That being said, Rathbun remains optimistic for the future. “I think that in the same way that traditional sports have spawned an entire industry of agents, attorneys, and other services for the scene,” he continued, “there will need to be these types of professionals servicing the esports community.”

Creating an environment for players which protects them and yet does not stunt the growth of the industry is a tall order. Up until now, few have been willing to sacrifice the time necessary to do so. The hope among some members of the community is that as salaries and profit margins go up, the stakes will be too high for the players to neglect their need for representation and legal assistance.

To those who are the most enthusiastic for the continued rise of a global esports economy, the answer to these fears is to let the wave of commercialization run its course. “As money is funneled into esports, we will see it become increasingly similar to more traditional sports in the United States,” says Yale freshman and former nationally ranked League of Legends player, Nick Crosson ‘20. He is on the side of those who are welcoming the transition of esports from a niche community to the global market.

“There are a lot of traditional models pushing on that of esports right now. People with very deep pockets want to see it look more like the NBA or the NFL, because they know that these models can turn a hefty profit,” Crosson said. This may sound dreary to those who are apprehensive about corporate interests, but Crosson is not worried. He believes that aspects of the model that conventional sports run on can be vital to the stability of a budding industry like esports.

Currently, the 10 teams that duke it out throughout the 11-month season are not fixed. That means that teams at the bottom of the table face the chance of relegation, and teams outside of the league can compete to take these open spots. The trouble is that profits generated by teams outside of the league are chump change compared to those within it. A big enough drop in the standings could cost a team nearly everything, which is discouraging to those interested in investing. By establishing a set number of permanent teams and implementing a draft for the best new players, investors can sleep easy knowing that their team isn’t going anywhere.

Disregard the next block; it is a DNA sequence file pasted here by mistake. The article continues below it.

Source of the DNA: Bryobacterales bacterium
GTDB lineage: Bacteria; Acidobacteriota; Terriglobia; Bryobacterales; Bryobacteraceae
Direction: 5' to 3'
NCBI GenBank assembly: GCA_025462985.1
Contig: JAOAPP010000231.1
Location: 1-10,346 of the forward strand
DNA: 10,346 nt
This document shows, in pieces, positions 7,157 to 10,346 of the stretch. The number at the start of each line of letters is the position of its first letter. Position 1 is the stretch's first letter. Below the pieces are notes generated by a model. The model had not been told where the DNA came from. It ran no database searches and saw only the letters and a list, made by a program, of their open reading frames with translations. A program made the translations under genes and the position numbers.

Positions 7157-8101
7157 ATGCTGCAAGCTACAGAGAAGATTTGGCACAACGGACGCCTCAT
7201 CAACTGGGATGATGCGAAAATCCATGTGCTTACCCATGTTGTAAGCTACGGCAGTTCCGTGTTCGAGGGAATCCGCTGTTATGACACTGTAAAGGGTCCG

While esports can learn plenty from other sports, what excites Crosson is how it can shake up the status quo. “What’s incredible about esports is that it is not limited in the ways that conventional sports are. Sold out stadiums are nice, but the true power of esports is in the fact that anyone with a laptop can hop online and stream their favorite team from the comfort of their bed.” And he’s not wrong.

Newzoo, a research firm that specializes in online gaming, predicts that esports will produce nearly $700 million in 2017. The vast majority of it will come from advertising and sponsorship deals. In addition, the internet has the unique ability to assign relevant ads to each individual viewer. This makes esports live streams the perfect place for companies to engage with the market of young consumers. Crosson firmly believes that esports is destined to be a multibillion dollar industry in the near future. He also contends that along with all of this money, the players and fans that make up the community of esports will also acquire the proper tools to determine its future.

The very idea that hundreds of millions of individuals are interested in watching others play video games at a professional level is still foreign to the majority of Americans. And yet, each year professional gaming gets closer to becoming the norm. Even those who are in tune with gaming culture continue to be astonished by its rise to prominence. “It feels like a really distant future,” said Eryk Banatt ’17, the co-founder and president of a Super Smash Bros club on campus, “but I could definitely see, in around 10-15 years, that esports has become so popular that every high school student has a team in their school.” From there, he believes that colleges may start to recruit top players into varsity esports programs. This would be followed by professional leagues snatching up the very best players in the country, and around the world, to compete at the highest level. He describes his outlook on the future of esports as “conservative” — the timeline might be a whole lot shorter. In any case, it is clear that with all of the coming success, virtual reality may very well become the reality.